New study provides the "definitive answer on masks." They work.

I've masked consistently since the beginning of the ongoing COVID-19 pandemic, first with a cloth mask, before I knew better, and then for the last few years with KN95s or N95s. And I have, to my knowledge, continued to avoid catching the virus. In fact, I haven't been sick for at least 4.5 years, and I attribute that in large part to masking. I also opt for patios if I go out to eat, if at all possible, so that's also part of why I haven't been sick. But it's also definitely the masking. Needless to say, I'm already a huge believer in the science of masking. In simple terms: masks work. 

Masks and respirators for prevention of respiratory infections: a state of the science review []

However, it's hard to convince folks who have swallowed the fake news that masking is harmful or that masks don't work. I won't link to those (flawed) "studies" because I definitely don't want to share more misinformation, but suffice it to say, folks who believe masks don't work are either not reading actual science, or aren't actually masking, or aren't using high quality masks, or if they are wearing masks, aren't wearing them properly (yeah, you're right, masks around your chin don't actually work!). 

In case you still have the patience to try to convince a mask skeptic—or even a rabid anti-masker—that masks *do* actually work, here's a great, brand-new, peer-reviewed study to share with them. The paper, which is based on a narrative review and meta-analysis research project, was written by an international team of 13 researchers from universities including University of Oxford (UK), University of New South Wales (Sydney, Australia), University of Toronto (Canada), University of Otago (Wellington, New Zealand), and University of Calgary (Alberta, Canada). 

The paper synthesizes evidence from over 400 studies in total, including 100 published reviews, as well as primary studies from disciplines such as epidemiology, public health, engineering, and social studies—all of which focused on the exploring the efficacy of masking. The authors explain that they even re-analyzed "contested meta-analyses of key clinical trials"—including the infamously controversial Cochrane review. In fact, the authors state specifically that their review "was commissioned partly because of controversy around a Cochrane review which was interpreted by some people as providing definitive evidence that masks don't work." However, that's never what the Cochrane review actually stated, as explained by the authors of this current review:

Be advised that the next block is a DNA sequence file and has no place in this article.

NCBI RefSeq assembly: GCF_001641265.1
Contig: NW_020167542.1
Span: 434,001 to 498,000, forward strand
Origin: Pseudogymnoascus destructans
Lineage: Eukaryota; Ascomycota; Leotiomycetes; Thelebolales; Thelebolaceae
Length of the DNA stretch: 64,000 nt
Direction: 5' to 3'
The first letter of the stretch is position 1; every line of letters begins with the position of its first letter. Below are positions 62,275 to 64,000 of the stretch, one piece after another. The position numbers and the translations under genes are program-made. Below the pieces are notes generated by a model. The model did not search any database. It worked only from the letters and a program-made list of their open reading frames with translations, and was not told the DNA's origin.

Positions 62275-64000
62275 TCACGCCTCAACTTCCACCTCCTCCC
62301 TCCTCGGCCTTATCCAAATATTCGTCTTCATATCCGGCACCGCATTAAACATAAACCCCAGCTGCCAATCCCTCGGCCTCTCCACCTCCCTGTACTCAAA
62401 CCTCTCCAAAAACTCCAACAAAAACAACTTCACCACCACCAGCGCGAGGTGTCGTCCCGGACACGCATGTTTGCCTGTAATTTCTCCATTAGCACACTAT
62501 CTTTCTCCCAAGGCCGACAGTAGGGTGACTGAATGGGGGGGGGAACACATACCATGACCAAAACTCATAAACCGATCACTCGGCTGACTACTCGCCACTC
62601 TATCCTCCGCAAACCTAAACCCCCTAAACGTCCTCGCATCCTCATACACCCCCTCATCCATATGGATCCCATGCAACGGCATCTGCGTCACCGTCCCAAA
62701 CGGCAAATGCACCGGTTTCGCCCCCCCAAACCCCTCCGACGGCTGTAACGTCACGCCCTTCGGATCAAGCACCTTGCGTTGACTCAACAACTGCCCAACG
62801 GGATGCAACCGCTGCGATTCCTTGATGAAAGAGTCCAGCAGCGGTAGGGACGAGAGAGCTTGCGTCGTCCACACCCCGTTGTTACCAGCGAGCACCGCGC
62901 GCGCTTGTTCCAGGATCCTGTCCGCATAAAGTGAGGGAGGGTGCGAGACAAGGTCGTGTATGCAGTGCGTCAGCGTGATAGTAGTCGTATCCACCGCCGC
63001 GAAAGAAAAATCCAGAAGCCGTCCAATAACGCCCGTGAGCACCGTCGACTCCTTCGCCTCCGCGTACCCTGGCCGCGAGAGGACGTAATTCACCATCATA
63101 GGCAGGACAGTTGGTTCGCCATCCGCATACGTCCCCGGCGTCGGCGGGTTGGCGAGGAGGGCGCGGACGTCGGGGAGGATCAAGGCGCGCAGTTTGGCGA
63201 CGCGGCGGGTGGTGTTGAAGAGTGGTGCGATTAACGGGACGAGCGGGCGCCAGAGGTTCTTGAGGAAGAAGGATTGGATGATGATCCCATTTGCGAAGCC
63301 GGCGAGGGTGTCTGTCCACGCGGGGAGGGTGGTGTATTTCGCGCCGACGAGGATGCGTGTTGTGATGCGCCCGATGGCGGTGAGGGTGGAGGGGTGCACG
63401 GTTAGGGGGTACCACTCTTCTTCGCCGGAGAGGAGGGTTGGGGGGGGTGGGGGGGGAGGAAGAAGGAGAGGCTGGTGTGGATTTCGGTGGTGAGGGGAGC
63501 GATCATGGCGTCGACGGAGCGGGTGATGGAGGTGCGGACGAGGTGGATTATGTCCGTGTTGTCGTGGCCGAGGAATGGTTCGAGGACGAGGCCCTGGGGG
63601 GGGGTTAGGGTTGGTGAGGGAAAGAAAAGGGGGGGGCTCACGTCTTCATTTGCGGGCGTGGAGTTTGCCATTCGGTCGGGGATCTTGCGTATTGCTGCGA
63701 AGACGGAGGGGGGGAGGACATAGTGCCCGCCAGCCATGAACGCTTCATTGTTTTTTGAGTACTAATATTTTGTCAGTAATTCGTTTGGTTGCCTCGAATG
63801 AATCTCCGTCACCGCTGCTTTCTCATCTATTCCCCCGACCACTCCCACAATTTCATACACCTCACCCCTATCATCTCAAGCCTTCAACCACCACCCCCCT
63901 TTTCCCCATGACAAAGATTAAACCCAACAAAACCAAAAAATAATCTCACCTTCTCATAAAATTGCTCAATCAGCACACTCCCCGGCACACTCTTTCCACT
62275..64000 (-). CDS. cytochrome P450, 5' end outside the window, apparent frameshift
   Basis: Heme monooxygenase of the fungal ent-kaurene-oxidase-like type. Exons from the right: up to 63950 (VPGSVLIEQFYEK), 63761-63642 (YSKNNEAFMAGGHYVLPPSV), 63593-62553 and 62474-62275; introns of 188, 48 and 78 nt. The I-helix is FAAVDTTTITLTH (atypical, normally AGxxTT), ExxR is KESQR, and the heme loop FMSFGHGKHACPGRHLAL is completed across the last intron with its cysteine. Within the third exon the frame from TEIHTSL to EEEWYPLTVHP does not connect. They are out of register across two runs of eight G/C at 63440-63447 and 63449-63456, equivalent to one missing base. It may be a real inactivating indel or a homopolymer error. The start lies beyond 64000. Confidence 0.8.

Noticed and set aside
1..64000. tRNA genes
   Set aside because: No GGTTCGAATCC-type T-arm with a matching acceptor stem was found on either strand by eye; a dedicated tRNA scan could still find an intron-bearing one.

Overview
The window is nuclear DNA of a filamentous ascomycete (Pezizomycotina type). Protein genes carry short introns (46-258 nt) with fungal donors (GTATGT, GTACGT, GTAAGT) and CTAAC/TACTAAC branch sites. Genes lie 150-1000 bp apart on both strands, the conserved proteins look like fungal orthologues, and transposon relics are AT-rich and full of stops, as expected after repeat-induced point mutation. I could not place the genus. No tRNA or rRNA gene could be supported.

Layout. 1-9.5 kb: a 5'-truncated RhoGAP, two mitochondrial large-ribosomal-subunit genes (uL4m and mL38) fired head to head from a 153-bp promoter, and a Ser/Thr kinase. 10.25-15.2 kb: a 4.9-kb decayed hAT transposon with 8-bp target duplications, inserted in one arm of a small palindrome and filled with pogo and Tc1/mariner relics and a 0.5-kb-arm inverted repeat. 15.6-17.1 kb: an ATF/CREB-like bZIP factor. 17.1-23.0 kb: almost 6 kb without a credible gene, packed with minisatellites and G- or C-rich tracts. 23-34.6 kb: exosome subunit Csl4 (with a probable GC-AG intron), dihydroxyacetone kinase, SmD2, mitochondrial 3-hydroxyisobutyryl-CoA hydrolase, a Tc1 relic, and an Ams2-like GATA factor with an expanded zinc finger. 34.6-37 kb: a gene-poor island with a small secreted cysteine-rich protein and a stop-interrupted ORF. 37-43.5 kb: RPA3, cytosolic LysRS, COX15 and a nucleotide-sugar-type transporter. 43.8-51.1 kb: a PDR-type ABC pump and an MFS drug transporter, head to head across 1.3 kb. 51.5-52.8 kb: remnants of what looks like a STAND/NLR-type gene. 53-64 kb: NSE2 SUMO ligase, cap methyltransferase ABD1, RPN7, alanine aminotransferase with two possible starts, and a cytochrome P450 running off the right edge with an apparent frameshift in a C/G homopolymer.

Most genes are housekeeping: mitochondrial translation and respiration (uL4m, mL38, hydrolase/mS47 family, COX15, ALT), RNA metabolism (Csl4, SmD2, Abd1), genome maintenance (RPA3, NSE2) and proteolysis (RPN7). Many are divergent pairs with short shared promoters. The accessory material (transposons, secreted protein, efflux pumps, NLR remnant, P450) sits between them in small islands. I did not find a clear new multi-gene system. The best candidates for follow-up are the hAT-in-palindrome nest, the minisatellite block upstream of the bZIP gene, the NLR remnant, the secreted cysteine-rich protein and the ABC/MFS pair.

The need for a new review on masks was highlighted by a widely publicized polarization in scientific opinion. The masks section of a 2023 Cochrane review of non-pharmaceutical interventions (9) was—controversially—limited to randomized controlled trials (RCTs). It was interpreted by the press and by some but not all of its own authors to mean that "masks don't work" and "mask mandates did nothing" (10). Cochrane's editor-in-chief felt the need to state publicly that in Cochrane's view, the review's findings did not support such a conclusion (11). Some scholars were quick to question the review's methodology, especially key flaws in the meta-analysis and omission of a vast body of non-RCT evidence (1216).